I harvest the dill by either taking the weed (leaves) off of several plants leaving the stalk and some leaves intact or the seed head by breaking it off from the stalk after it begins to form the seed. I harvest basil by snipping the amount needed for that day before flowers start to form. With parsley I take just the stalks of leaves needed prefably from the outside of the plant. Chives I snip as much as needed before the flowers form. Mint I just cut a few stalks. I try and do all of my herb harvesting in the morning before the sun gets to hot but the dew has dried. I just planted rosemary the other day so I'm not quite sure about that one yet. Hope this helps.
You can even start new basil plants by cutting off the top leaves with a bit of stem, and placing the stem in water. It will develop roots and then you can plant it.
I maintained my herbs in containers (had to move them this summer back to my home in MI.) I brought them in and placed them in a sunny kitchen window. Any tips on keeping them healthy through the winter indoors?
Someone gave me a loaf of fancy deli bread. I didn't like it, but I ate it rather than waste it. To me, it really did have a weird taste.
I kept trying to decide what food would be complimented by this bread. That was a toughy. If anything at all, the bread might be good for making croutons for tomato soup.
There was no descriptive label on the packaging. There was a list of ingredients. Included in that list were oregano, basil, rosemary, parsley flakes, and garlic powder.
Herbs are not my forte. I do know though, that it was either the basil or the rosemary (or a combination of both) that made the bread taste the way moldy dirt smells. Which was it? I'm not familiar with either of these herbs.
When I first read your post, I was expecting the ingredient to be cilantro, which tastes soap (to me). I know this for a fact as I had my mouth washed out with soap when I was a very mouthy child many years ago and said a word my father found quite objectionable. To this day I will not say that word.
My best guess it is the bad flavor is Rosemary, which is not as pretty or tasty as it sounds.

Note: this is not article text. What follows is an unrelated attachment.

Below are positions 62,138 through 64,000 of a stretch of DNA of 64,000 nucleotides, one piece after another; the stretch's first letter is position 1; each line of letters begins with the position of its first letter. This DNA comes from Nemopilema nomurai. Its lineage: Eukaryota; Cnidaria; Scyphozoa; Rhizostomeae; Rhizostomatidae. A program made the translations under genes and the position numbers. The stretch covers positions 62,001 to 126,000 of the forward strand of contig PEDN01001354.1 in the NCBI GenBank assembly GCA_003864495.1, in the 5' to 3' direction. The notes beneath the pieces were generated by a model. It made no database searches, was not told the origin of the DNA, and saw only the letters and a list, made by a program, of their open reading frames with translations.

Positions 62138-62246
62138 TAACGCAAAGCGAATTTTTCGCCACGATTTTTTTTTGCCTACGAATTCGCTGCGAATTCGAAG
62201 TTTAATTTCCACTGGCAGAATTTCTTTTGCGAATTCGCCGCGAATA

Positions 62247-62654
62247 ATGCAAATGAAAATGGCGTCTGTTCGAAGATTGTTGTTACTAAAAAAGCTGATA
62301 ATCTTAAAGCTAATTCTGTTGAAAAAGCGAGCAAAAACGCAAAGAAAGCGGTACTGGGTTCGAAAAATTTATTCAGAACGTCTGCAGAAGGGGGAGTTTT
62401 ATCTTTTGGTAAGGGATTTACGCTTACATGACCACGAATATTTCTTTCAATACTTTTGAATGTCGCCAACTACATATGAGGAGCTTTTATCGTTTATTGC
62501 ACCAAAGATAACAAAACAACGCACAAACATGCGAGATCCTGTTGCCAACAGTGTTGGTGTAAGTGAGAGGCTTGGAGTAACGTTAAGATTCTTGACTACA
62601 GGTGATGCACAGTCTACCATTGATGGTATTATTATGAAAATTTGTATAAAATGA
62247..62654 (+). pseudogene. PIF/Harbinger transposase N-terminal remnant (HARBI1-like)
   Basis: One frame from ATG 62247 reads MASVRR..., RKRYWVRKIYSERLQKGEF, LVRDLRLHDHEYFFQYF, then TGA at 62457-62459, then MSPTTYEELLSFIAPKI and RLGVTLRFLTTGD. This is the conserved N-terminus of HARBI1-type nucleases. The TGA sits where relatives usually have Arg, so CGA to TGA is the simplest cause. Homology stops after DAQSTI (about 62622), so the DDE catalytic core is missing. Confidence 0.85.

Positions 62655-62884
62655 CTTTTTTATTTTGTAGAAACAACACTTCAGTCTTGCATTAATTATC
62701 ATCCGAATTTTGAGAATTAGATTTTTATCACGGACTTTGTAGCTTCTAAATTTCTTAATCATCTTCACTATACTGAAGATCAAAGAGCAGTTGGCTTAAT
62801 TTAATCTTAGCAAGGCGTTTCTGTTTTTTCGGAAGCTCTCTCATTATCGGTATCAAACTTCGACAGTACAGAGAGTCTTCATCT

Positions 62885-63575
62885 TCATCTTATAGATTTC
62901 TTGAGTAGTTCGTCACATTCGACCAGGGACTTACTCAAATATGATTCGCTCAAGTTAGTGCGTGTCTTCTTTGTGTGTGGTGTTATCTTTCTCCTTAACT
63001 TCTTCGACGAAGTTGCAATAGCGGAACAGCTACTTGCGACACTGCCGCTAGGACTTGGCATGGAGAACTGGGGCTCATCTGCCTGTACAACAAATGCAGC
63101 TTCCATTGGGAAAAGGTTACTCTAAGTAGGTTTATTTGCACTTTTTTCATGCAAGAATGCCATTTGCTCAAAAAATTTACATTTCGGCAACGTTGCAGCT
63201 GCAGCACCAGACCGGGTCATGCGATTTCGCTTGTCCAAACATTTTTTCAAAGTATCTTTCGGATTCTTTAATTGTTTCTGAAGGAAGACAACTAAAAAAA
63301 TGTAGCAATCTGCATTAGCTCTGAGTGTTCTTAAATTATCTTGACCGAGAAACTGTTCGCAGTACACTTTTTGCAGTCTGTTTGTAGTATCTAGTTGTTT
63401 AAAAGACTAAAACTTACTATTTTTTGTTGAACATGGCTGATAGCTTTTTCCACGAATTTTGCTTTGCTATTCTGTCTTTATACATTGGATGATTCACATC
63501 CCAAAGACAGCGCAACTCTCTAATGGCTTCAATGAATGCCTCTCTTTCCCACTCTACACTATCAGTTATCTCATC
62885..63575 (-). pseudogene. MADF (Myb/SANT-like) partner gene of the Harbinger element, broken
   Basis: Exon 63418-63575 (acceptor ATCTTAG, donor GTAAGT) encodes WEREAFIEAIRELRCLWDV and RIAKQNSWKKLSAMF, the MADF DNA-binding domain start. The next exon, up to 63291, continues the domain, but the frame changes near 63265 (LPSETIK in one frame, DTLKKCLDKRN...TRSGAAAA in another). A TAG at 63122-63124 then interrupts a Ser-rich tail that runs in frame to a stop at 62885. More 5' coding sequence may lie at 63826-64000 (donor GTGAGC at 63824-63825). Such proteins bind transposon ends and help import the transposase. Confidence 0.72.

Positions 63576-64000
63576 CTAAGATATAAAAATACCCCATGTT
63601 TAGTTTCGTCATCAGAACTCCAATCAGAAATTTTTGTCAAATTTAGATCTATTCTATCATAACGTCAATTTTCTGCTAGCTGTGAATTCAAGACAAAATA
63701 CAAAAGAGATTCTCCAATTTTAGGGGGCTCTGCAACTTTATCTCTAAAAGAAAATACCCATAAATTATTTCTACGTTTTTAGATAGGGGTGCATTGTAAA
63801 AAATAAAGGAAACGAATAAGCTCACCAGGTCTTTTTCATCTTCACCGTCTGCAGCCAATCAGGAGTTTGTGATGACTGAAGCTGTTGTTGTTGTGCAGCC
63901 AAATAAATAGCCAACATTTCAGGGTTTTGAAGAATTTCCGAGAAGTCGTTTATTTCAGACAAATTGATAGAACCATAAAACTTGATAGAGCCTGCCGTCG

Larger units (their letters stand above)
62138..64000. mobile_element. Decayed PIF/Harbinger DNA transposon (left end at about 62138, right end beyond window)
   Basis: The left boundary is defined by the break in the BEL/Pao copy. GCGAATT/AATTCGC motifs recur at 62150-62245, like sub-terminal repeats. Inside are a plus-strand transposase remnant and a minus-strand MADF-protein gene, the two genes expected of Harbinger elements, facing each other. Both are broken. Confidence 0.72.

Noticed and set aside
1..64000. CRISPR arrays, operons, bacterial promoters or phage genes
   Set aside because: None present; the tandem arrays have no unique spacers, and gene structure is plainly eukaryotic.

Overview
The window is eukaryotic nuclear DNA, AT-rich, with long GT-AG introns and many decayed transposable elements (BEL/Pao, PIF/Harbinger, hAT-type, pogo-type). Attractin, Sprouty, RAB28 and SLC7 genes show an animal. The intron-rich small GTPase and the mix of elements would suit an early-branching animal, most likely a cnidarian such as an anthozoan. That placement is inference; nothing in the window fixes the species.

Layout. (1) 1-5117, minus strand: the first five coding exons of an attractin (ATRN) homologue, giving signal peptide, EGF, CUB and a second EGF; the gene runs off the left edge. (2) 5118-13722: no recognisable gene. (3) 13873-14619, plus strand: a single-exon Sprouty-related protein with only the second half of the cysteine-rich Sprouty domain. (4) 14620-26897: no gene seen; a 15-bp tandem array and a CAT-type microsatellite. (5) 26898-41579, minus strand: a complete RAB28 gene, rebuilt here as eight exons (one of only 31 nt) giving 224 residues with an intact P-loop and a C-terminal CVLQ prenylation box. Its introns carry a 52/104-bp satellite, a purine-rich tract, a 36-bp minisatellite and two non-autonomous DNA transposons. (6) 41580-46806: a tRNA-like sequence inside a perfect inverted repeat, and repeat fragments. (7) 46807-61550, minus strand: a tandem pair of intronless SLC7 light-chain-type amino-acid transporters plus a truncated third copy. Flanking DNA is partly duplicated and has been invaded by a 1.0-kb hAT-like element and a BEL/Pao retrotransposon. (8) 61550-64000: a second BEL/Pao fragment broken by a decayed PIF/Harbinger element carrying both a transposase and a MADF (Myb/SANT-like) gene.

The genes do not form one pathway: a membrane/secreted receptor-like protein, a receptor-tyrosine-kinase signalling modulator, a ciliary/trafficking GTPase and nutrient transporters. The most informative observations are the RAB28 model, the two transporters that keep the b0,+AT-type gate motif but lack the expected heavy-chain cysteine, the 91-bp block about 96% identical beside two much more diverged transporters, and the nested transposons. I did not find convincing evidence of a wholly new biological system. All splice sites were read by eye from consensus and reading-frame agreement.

If you hate it, don't suffer through it. Feed it to the birds.
As frugal as I am, life is too short for bad bread (or bad chocolate).
Post back what you decide.
I feel that it is the rosemary! It is the strongest of the other ingredients. Also has a stronger scent next to the others!
Rosemary is probably the herb you dont like. The bread may also have been sourdough, which some people dont like.
Wow, that's tough. I love all those herbs and don't think any of them taste like moldy dirt. But then I like cilantro too so everyone's tastes are different. :)
Rosemary is a woody, earthy herb. It's reminiscent of pine or fir trees. So that could be the one. It's always in the poultry herb bundle I get for Thanksgiving. I have a good recipe for Rosemary Lemon Chicken that I should post if I haven't already.
Basil is very fresh and savory, with almost a licorice flavor. It is what they make pesto out of and I think it is one of the ingredients in Italian seasoning. I love it fresh the best and it goes great with tomatoes.
It might be that the dried herb blend that they used was old or musty and gave the bread that odd flavor. And you might prefer the fresh herbs to dried. I usually use both basil and rosemary fresh.
Good luck with your culinary mystery. :)
The herbs in your bread are oregano, basil, rosemary, parsley flakes, and garlic powder. Normally oregano and basil don't hae a bad tste at all and parsley is not an issue. Garlic just adds a flavor to the bread that some people like or do not like. My best guess is the rosemary in this bread is what is making it taste a bit strange to you.